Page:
Why Toxic Ideas of Masculinity Need to Change

Why Toxic Ideas of Masculinity Need to Change

There is no doubt that the statistics surrounding mental health amongst men makes for difficult reading. Media has been both a force for creating social awareness but has also done its fair share of instilling and perpetuating negative masculine stereotypes that weaves itself into the fabric of everyday life. It begins from a very young age and starts when we associate ‘thinking’ as a male trait and ‘feeling’ as female. These gender roles can be harmful, not because of the expectations that surround them, but rather because of the defensive nature that comes with trying to suppress entirely human behaviour. 

In the U.K, surveys have shown that men aged 20-59 in England, Scotland and Wales found 41% do not seek support when they need it because they prefer to solve their problems themselves. The amount of pressure this can put on an individual can be debilitating, physically and mentally. Expectations of ourselves rise as responsibilities become increasingly important, and these can find their way into the only place where a stable identity and purpose may exist: the workplace.

So often, ideals behind masculinity are contradictory and trying to live up to these is impossible. Handsome, but not traditionally handsome. Successful, but not excessively wealthy. Strong, but with a soft side. How can one person be expected to encompass all of these traits? It is a substantial amount of physical, mental and emotional baggage for someone to carry. Men need to talk to men. However, the pressures associated with these feelings of inadequacy directly cause feelings of isolation, making any effort of sharing a problem to break down.

Additionally, there is a genuine concern that there is a lack of space to open up and communicate honestly without judgement. Some 34% of U.K men fearing their job could be at risk if they discussed their mental health at work. It is essential to acknowledge the health of men, and society as a whole is dependent on there being enough support to explore and mature emotional intelligence. 

Cognitive Behavioural Therapy offers a neutral space dedicated to a better understanding of the self by forming positive ways to break down problems that can seem overwhelming.

CBT Therapists want to encourage positive behaviours that will benefit both your personal and public life. Understanding who you are as a person can be vital to understanding how you can help others. English culture can present a harmful, stoic attitude. Normalising mental health care needs to be given the same stigma as a broken bone. For a broken bone, there is no questioning that one would seek medical aid. For mental wellbeing, there ought to be no question that seeking medical assistance would be the healthiest thing to do. Turning to loved ones or friends may seem daunting, and it is essential to know you are not alone in feeling these pressure. There is no shame in seeking help from someone who is outside of your support network, only wasted time for those who do not take control of their lives today.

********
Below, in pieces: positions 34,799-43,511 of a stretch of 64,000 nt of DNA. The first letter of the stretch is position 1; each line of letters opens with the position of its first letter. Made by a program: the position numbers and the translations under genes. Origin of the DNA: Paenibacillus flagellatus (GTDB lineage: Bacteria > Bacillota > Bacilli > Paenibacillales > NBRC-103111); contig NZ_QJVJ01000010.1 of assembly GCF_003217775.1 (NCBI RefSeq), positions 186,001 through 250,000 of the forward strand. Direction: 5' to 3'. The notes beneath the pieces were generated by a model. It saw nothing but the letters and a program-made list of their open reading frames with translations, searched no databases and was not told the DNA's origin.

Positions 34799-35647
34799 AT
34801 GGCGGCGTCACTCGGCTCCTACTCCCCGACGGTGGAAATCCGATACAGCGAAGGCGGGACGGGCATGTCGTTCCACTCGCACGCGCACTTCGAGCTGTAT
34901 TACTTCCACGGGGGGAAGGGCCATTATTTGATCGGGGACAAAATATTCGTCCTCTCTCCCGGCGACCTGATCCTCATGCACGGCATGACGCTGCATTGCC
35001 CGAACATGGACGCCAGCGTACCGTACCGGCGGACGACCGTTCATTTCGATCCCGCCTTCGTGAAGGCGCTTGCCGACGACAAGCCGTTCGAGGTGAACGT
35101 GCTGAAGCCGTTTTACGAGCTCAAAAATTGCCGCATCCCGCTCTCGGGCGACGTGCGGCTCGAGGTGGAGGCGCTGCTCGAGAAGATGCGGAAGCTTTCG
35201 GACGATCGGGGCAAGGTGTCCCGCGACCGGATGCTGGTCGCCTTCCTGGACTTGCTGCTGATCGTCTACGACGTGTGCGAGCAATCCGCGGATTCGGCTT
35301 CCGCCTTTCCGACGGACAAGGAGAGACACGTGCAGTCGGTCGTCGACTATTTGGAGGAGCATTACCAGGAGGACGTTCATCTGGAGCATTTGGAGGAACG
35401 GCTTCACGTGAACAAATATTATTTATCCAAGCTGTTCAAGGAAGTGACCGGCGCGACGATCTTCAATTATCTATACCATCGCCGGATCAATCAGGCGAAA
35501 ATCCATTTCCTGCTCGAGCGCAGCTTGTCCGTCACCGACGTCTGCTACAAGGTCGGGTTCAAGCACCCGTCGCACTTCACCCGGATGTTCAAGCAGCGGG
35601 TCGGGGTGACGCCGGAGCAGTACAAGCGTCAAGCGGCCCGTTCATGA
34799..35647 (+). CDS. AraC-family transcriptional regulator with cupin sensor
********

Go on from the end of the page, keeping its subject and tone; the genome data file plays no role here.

Taking care of your mental health can break toxic habits giving you a more positive outlook, and drastically improve your ability to connect with those around you. Managing mental health with CBT is not about changing behaviours. Instead, it is about analysing your core beliefs and how they may have an impact on recent experiences.

If through this therapy, you find negative core beliefs which are holding you back, we can review where they may have come from and start working on techniques to help you manage them. 

If you are wondering if Cognitive Behavioural Therapy is right for you, take a moment to look at the relationships you have around you. Not every relationship will be perfect, but if this affects how you see yourself or gives you anxiety, CBT can provide you with personalised assistance to manage and thrive. Our therapists are BABCP Accredited, so you can feel assured the advice you receive is approved and backed by medical professionals.





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